Category Archives: microbiology

Hosts select symbionts for greater mutual benefit, an evolutionary experiment shows

Who’s in charge of a symbiotic mutualism? You might think the host organism, whose body is the venue for an exchange of nutrients or services with a microbial symbiont, is running the show, able to evict or punish symbionts that … Continue reading

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Serendipitous history in the microbial making

It’s been over 100 years since the Dutch Microbiologist Martinus Willem Beijerinck theorized that microbes could oxidize manganese to generate energy for growth. Last week, the first evidence for this theory was published, and you might be surprised about from … Continue reading

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The Molecular Ecologist Podcast: Rivers and rabbit resistance

A new episode of The Molecular Ecologist Podcast is now out on Anchor.fm. In this episode, Sarah Shainker tells us about how population genetic structure works differently in river drainages; Kelle Freel recaps her reading on the history of rabbits and rabbit-killing viruses … Continue reading

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The Molecular Ecologist Podcast: Color me viral edition

A new episode of The Molecular Ecologist Podcast is now out on Anchor.fm. In this episode, Patrícia Chrzanová Pečnerová discusses resources for using color to make scientific figures clear and appealing; Stacy Krueger-Hadfield tells us about the complex considerations surrounding tracking and controlling … Continue reading

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The Molecular Ecologist Podcast: #StudentSciComm, diversity within an algae bloom, the origins of a vital mutualism, and population genetics in continuous space

A new episode of The Molecular Ecologist Podcast is now out on Anchor.fm. The Molecular Ecologist Podcast made it to a second episode! Thanks for listening to our first one, and for all the positive comments. In addition to our “home” … Continue reading

Posted in association genetics, community, community ecology, housekeeping, microbiology, population genetics, Science Communication, TME Podcast | Tagged , , , | Leave a comment

The Virosphere’s Own Trojan Horse

Melissa Walker wrote this post as a part of Dr. Stacy Krueger-Hadfield’s Science Communication course at the University of Alabama at Birmingham. Melissa’s research focuses on the interactions between freshwater biofilms and the viruses that infect them. She is currently … Continue reading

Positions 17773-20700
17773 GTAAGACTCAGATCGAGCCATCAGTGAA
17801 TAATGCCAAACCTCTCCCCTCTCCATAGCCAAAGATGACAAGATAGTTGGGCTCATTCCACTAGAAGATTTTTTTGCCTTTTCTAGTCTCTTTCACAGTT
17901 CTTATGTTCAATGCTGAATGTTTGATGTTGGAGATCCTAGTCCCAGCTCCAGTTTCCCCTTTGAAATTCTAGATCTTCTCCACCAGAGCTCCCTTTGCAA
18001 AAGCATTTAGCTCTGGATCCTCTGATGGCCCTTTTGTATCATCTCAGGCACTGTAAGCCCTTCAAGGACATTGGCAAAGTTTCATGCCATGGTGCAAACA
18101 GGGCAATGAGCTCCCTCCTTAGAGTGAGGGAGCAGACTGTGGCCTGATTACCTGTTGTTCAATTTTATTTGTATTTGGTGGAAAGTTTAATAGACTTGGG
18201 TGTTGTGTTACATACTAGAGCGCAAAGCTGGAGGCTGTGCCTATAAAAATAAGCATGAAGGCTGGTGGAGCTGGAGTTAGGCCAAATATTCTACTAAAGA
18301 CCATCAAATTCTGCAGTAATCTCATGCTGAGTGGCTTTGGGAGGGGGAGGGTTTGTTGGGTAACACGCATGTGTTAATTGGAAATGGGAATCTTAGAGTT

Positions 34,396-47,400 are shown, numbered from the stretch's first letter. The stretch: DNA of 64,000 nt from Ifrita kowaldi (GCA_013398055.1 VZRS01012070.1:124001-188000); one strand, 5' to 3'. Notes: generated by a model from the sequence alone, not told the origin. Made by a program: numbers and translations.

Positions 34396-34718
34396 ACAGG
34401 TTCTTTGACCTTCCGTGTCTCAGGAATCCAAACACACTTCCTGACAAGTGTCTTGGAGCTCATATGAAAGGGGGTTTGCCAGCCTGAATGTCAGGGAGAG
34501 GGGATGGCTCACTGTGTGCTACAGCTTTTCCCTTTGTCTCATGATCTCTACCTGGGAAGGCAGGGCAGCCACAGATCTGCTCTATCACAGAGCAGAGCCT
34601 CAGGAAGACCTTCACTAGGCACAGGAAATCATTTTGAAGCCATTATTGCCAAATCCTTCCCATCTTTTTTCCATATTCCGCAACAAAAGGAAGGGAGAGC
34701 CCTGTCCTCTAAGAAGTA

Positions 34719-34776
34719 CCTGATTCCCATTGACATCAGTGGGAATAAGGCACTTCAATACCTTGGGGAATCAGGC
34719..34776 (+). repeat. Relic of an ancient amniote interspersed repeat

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A bloom by any other name

Once a year during the spring, when conditions are juuuuust right, phytoplankton are terrible at social distancing. This annual bloom that takes place in the spring from 35º North in the North Atlantic and reaches all the way to the … Continue reading

Posted in community ecology, ecology, microbiology | Tagged , | 1 Comment

Introducing The Molecular Ecologist Podcast

The Molecular Ecologist is trying out a new medium for the first time since we launched: audio! That’s right, TME contributors, talking about the science we’ve been reading and writing about, recorded for easy listening on any internet-capable device. As … Continue reading

Posted in community, housekeeping, microbiology, modest proposals, natural history, Science Communication, Science History, TME Podcast | Tagged , , | Leave a comment

FISHing for molecules, a link between form and function in animal–bacteria symbioses

I am posting a blog post that was written by Benedikt Geier, a Ph.D. candidate who just handed in his Ph.D. thesis at the Max Planck Institute for Marine Microbiology in Bremen, Germany. In my eyes, these last couple of … Continue reading

Posted in Coevolution, community ecology, ecology, evolution, genomics, methods, microbiology, natural history, Symbiosis, transcriptomics | Tagged , , , , , , , | Leave a comment

Of microbes and whales

At the end of January, the International Society for Microbial Ecology (ISME) journal put out a list: “Readers’ Choice: The best of The ISME Journal 2019” . I don’t know about you (my fellow scientists also with 35+ chrome tabs … Continue reading

Posted in bioinformatics, community ecology, ecology, mammals, microbiology | Tagged , , , | 1 Comment